It’s good to be back after our one-week break.
It’s also exciting to share a couple of media events linked to Archaeology Southwest’s long-term Preservation Archaeology projects.
Two decades and five days ago, Paul Reed was hired as our Chaco Scholar. Paul’s initial focus was bringing legendary archaeologist Cynthia Irwin-Williams’s important work at the Salmon community—a Chacoan outlier—to publication, and then bringing it forward with new research. Over the past decade, Paul has collaborated with Tribes and environmental advocates to increase protections for the Greater Chaco landscape. There is a clear threat surrounding Chaco Culture National Historical Park, and the fragmentation of an even wider landscape due to federal oil and gas leasing and development is a threat to extensive culturally sensitive areas across the Four Corners region.
On Tuesday, we hosted an event for the press that called for significant changes in how oil and gas leasing is conducted. We were honored to be joined by Governor Brian Vallo of Acoma Pueblo and former Secretary of the Interior Bruce Babbitt for this discussion.
The other media event we’re celebrating is the release of Kwatsáan Voices, Kwatsáan Views, episode 54 of the Heritage Voices podcast on the Archaeology Podcast Network. This episode highlights the Lower Gila River Ethnographic and Archaeological Project, elegantly conveyed by insiders as “El-Greep.” Project Director Aaron Wright and two Kwatsáan team members—Zion White and Charles Arrow—share the purpose and meaning of this ongoing project with host and anthropologist Jessica Yaquinto.
Public milestones for efforts that have been developing over decadal time frames are particularly satisfying. And yet they are just a short respite in work that resumes the day after—if not that very afternoon! (We’re the tortoise, not the hare.)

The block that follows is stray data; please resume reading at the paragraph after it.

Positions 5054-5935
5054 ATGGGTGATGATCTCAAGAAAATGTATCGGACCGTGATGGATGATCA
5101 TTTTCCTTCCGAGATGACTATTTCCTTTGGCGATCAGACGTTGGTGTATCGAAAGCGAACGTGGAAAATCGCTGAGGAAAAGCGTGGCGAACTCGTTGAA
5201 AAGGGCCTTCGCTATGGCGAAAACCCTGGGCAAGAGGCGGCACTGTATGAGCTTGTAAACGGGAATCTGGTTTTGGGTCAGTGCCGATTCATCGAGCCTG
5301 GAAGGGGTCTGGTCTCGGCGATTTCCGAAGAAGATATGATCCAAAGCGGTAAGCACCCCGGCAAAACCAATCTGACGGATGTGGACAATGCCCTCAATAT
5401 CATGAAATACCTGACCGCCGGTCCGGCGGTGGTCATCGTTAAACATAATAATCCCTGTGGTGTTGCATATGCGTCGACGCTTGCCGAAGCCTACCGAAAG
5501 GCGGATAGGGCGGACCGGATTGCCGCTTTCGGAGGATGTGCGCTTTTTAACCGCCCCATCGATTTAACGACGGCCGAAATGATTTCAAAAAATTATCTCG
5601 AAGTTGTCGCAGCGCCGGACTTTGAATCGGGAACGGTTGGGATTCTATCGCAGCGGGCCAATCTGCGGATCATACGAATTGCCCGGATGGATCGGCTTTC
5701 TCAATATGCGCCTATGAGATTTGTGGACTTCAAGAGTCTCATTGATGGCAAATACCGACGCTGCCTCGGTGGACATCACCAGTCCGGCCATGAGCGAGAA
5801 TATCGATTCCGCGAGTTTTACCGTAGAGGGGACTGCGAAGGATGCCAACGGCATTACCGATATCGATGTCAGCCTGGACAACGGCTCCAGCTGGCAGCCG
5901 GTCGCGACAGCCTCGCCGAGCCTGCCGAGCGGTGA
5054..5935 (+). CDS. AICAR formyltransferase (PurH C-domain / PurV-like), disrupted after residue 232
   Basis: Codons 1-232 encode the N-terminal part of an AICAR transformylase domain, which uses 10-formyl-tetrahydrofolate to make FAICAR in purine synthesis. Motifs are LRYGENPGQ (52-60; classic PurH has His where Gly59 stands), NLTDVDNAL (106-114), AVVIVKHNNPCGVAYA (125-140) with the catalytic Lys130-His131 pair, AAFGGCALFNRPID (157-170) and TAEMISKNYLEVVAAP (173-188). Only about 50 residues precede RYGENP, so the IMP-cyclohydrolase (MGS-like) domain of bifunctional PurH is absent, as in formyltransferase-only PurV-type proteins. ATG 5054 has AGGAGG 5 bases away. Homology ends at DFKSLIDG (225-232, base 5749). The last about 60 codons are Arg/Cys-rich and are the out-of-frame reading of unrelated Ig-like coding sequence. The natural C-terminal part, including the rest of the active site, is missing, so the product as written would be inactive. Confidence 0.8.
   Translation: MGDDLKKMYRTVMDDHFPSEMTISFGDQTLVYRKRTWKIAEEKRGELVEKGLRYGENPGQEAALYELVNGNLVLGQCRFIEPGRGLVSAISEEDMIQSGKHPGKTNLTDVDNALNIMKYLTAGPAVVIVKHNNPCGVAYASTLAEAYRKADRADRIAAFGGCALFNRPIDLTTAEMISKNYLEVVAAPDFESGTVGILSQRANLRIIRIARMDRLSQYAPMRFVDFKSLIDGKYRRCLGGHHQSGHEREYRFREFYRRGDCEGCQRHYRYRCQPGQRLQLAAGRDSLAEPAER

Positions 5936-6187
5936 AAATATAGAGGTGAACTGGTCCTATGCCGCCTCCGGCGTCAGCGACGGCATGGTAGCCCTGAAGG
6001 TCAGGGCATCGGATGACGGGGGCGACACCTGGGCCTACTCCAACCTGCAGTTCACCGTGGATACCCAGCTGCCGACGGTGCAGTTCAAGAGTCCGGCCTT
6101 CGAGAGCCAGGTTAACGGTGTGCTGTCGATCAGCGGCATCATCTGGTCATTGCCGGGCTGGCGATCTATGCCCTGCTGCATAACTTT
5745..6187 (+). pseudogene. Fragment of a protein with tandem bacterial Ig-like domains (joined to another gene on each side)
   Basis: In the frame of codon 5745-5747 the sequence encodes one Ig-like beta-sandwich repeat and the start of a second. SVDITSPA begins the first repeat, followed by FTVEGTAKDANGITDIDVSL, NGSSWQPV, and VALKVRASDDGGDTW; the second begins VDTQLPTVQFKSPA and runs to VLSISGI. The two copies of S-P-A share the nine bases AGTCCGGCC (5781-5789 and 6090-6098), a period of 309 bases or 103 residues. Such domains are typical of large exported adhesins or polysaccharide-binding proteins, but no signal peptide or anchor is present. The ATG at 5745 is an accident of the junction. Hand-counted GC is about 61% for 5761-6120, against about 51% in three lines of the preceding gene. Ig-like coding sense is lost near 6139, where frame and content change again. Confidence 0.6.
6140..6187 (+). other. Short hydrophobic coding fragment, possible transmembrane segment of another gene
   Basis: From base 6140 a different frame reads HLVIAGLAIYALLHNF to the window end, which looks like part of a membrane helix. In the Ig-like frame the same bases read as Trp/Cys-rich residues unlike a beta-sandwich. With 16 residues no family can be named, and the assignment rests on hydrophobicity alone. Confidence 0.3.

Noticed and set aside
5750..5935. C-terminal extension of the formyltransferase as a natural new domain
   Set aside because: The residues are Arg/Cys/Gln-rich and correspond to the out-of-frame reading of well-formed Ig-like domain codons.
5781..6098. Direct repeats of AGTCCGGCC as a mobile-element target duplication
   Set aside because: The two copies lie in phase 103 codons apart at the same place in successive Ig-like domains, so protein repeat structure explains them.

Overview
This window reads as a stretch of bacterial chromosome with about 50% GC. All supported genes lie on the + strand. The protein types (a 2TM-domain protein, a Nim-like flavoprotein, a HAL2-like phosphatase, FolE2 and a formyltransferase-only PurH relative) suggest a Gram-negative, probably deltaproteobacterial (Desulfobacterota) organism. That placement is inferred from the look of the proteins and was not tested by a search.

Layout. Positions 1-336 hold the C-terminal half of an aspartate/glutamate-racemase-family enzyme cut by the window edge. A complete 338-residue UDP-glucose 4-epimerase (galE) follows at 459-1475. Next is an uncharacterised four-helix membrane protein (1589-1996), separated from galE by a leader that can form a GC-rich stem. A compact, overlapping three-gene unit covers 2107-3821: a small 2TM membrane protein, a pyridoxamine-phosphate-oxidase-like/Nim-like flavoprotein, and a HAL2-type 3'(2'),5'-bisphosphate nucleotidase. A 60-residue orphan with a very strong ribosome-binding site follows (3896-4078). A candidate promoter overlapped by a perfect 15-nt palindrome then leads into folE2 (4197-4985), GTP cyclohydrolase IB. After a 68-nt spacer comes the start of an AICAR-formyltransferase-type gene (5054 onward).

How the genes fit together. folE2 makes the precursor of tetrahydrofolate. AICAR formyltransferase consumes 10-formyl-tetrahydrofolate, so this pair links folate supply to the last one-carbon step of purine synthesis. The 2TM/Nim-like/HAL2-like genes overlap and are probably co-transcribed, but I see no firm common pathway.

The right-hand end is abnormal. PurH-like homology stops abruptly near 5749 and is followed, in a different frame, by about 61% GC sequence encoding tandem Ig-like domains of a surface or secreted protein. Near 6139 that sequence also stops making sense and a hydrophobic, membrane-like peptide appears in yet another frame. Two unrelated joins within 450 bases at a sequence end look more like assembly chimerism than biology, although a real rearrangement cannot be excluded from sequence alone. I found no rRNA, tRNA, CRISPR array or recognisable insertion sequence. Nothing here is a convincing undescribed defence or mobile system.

Keep up your good work, and we’ll do the same.
President & CEO, Archaeology Southwest
P.S. I want to add a very special thanks to my intrepid Tuesday evening co-conspirator on Southwest Archaeology Today, Kate Sarther. Kate has a magical editorial touch. It was applied to positive effect on Paul Reed’s important report on how to improve BLM decision-making, and it always helps every word I write to convey meaning with clarity. Sadly, on Tuesday night Kate had to divide her editorial time to comfort the final hours of her wonderful, aged companion, Mosey the Dog. Thanks Kate. And Mosey, you were always a very good boy…
Banner image courtesy of EcoFlight.
Tribal Expertise Must Inform BLM Decision-Making
Acoma Pueblo Gov. Brian Vallo and [former Interior Sec. and AZ Gov. Bruce] Babbitt highlighted recommendations outlined in a new report that looks at the government’s leasing policies and how they have been implemented across the West over several decades. It seeks ways to better protect areas including Utah’s Bears Ears National Monument and Chaco Culture National Historical Park in New Mexico. The recommendations are centered on how land managers can incorporate tribal expertise into decision-making to better understand what resources could be at risk before permitting and development begins. They also call for the Bureau of Land Management to take a lead role in determining which areas can be developed rather than industry nominated parcels for drilling. Susan Montoya Bryan in the Washington Post | Read More >>